background story on the sale of the club.
Given the dreadful state of the economy in
general and golf in particular, the real story here is how Trump National –
Philadelphia seems to be thriving while most other private clubs and daily
fee courses are happy to be treading water.
Quinn attributes Trump National –
Philadelphia’s newfound success to a couple of things.First, he says there is no
mistaking that the Trump name is a major
drawing card.Potential members
like the swashbuckling upscale style the they believe the Trump name connotes.Quinn hears itfrom members they are luring from other
clubs around South Jersey; he also hears it from business executives who move
to the area and begin searching for a club to join.
Quinn also points to Trump’s ability to pour millions into
improving the club while so many other clubs are dealing with defections and
member revolts over costs.
believes more and more people favor the concept of the non-equity club, where
members aren’t constantly worried about being hit with assessments for course
improvements, clubhouse improvements or various shortfalls.
"In our industry, people are saying, ‘I want to
go some place that is going to be first class and at the end of the day, I know
what I pay – no bill at the end of the year,’" said Quinn.
Trump’s well-established ability to create a buzz about any project he
undertakes, it’s impossible to know what is fact and what is hyperbole.But I can tell you that the five-year
member of Trump National
– Philadelphia that we got paired with on the first tee approves of
the changes under Trump.Plus I
bumped into another guy I know who has joined since Trump took over.He
also had nothing but good things to say.
You won’t hear it from my business partner, Craig Ammerman, but he is busting with pride because his little sister, Dr. Karen Ammerman,
was nominated today to join the Executive
Committee of the U.S. Golf Association.
Craig is proud for a couple of
reasons: First, as a former member of the Executive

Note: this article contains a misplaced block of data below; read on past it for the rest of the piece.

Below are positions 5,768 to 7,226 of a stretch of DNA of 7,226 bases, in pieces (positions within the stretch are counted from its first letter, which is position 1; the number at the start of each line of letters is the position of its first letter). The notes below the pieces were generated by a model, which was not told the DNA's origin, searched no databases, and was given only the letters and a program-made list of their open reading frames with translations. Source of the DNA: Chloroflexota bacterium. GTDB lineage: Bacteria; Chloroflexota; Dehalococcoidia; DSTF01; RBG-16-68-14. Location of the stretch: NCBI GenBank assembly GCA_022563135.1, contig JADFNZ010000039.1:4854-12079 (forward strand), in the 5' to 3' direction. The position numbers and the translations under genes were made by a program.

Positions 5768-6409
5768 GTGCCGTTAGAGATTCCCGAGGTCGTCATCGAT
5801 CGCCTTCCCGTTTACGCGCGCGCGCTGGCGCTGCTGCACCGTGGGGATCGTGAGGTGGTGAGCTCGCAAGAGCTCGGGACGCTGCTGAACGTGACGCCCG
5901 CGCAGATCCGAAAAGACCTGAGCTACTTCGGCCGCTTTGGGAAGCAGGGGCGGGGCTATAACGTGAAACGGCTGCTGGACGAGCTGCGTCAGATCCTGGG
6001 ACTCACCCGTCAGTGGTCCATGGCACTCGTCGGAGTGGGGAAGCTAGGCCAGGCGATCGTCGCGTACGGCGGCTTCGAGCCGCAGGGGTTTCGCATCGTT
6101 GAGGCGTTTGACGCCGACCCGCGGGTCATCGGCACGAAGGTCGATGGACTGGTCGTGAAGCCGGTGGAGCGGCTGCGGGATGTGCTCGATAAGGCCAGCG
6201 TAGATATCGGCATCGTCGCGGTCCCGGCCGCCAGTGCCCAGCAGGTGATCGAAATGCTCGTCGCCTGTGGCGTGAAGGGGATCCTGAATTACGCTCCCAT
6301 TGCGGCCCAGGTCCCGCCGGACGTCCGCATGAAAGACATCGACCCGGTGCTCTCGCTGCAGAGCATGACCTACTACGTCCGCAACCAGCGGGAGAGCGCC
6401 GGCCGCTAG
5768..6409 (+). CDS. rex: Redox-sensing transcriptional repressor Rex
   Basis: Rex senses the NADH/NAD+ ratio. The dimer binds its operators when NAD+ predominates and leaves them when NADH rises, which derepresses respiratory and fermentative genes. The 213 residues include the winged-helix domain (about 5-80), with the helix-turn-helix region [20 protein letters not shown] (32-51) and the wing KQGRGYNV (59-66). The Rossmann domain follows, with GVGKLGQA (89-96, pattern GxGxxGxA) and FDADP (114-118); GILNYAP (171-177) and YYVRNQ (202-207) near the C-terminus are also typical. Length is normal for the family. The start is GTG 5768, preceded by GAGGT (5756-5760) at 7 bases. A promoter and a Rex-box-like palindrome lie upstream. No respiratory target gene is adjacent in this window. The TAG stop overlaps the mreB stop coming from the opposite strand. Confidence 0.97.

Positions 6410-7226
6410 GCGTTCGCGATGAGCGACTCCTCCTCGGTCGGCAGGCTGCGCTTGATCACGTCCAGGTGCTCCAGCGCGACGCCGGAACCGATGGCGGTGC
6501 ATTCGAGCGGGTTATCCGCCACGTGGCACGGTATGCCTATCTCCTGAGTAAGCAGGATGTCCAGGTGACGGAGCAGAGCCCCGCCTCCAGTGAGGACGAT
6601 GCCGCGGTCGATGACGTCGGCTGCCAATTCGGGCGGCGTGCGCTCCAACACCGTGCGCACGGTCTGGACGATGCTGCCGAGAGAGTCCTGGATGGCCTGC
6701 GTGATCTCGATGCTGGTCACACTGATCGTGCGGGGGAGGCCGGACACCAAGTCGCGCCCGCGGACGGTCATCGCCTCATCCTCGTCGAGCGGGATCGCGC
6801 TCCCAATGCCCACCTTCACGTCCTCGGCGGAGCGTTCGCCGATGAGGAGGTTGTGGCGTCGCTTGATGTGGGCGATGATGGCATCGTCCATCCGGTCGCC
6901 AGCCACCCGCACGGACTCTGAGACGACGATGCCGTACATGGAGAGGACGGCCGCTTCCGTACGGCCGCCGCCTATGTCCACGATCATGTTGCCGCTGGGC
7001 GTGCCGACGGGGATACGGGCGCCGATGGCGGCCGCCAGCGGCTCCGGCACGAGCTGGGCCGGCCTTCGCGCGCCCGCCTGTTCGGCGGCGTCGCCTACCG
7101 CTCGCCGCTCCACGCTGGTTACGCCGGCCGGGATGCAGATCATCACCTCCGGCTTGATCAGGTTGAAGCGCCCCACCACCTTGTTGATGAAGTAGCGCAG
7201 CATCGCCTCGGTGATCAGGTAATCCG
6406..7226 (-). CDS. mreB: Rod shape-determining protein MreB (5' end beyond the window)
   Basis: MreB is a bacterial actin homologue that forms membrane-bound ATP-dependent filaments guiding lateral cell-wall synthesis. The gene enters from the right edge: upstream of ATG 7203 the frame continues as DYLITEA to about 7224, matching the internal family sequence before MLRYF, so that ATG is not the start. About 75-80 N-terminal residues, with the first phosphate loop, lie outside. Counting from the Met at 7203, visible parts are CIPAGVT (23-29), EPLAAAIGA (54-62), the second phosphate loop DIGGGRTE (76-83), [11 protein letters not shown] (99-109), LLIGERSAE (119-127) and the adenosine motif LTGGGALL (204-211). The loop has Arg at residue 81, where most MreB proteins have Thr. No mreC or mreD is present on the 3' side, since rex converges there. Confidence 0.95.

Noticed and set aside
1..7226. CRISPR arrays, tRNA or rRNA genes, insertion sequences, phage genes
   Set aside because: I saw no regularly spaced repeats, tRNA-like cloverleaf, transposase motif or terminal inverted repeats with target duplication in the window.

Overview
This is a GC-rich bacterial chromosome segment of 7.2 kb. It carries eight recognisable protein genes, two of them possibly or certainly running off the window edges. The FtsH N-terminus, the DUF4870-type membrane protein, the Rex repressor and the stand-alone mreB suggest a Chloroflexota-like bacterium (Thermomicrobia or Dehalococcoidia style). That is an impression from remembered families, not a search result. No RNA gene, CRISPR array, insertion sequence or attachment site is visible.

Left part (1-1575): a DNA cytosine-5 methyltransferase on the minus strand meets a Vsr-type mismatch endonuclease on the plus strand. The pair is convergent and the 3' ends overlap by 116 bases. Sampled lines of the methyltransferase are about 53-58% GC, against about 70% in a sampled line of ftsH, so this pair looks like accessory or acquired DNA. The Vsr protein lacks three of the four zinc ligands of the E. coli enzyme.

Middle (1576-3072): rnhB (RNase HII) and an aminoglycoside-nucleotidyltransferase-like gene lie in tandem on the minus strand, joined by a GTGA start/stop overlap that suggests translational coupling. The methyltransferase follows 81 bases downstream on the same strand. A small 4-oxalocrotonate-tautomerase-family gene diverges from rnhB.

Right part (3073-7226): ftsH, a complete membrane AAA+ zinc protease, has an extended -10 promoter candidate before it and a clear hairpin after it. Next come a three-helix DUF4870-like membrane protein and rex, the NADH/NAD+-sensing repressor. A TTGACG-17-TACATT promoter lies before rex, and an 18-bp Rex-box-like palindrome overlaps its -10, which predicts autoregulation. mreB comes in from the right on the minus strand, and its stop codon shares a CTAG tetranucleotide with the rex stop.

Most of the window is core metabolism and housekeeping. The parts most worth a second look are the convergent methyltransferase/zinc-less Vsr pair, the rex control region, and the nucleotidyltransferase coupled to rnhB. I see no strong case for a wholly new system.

Committee (2002-2007) himself, he knows the kind of hard work and
accomplishment it took to receive the nomination.Second, Craig is proud because he and Karen
will become the first siblings in history to serve on the USGA’s top panel.
Here’s a short bio on Karen from the USGA
There are four newly nominated
candidates for the Executive Committee for 2012: Karen S. Ammerman,
M.D., of Webster, Mass.; William E. Fallon, of Pittsburgh, Pa.; Mark P. Reinemann, of Pewaukee, Wis.; and Gary R. Stevenson, of
Ammerman, 56, is a board-certified
staff physician at Reliant Medical Group in Worcester, Mass., where she
specializes in obstetrics and gynecology. She holds a medical degree from the
University of Rochester School of Medicine and Dentistry, and conducted her
residency at West Virginia University Hospital. Ammerman has served on a variety
of hospital and corporate boards, including Fallon Clinic, Central
Massachusetts Insurance Company and Massachusetts Assurance Company. Since
has served on the USGA Senior Women’s
Amateur Committee. She has also been a member of the Women’s Golf
Association of Massachusetts since 1993, serving on the organization’s Rules
Committee since 2000. For the past 25 years, Ammerman has been a member at
Pleasant Valley Country Club in Sutton, Mass., where she has been women’s club
champion five times.
also announced that Dan Burton,
former president of the Golf Association
of Philadelphia, was nominated as a vice president of the Executive Committee.
We are entering my favorite month
of golf all year long.
For as long as I can
remember, these few weeks, after the summer heat and humidity have finally subsided,
but before the winter darkness and doldrums have set in, offer the most ideal
golfing weather and optimum course conditions.
There is, I don’t know, a
certain peacefulness about fall golf. I like the slightly late cool afternoons,
when a sweater or light fleece pullover are plenty against the chill.The summer days of baking in the sun, or
sweating underneath, are over.It’s
just right, perfect.And when the
leaves start to turn, causing the golf course to explode with color, it couldn’t
get any better.
It’s also a time of the year
when the courses tend to be in near-perfect condition.After a season of nurturing, rain and
growth, fairways are thick and full and the greens are lush, fast and true.
Then there is the condition
of my golf game.I play some of my
best golf in the fall.By then, I’ve
usually worked out whatever swing flaw tormented me for most of the spring and
summer.I’m just grateful to be out
on the golf course, in the fresh air, doing the thing I most like to do.
Not surprisingly, my
favorite time of the day to play golf has always been the late afternoon, as
sunset looms.There’s a calmness
about the golf course.Courses are
rarely packed then.Most people are
already at home, gathering for dinner, or having family times, especially if
it’s summer when it doesn’t get dark until 8:30 or later.In the hour before sunset, what you find
on the golf course are the hearty few – the guy sneaking in nine holes
after work, a foursome of kids, a father and son (and daughter) enjoying
peaceful time together.
Tim - As you know, every fall I toy with the idea of turning pro...until I come to my senses.
[10/13/2011 1:54:03 PM]
I agree with you except the part about when you play your best golf.
[10/13/2011 11:05:22 AM]
I agree but this year September and October so far have not been as good as most prior years;however, I did pick some beautiful fall days to play at Philly CC, Weyhill at Saucon Valley and Paramount CC in Rockland County, NY.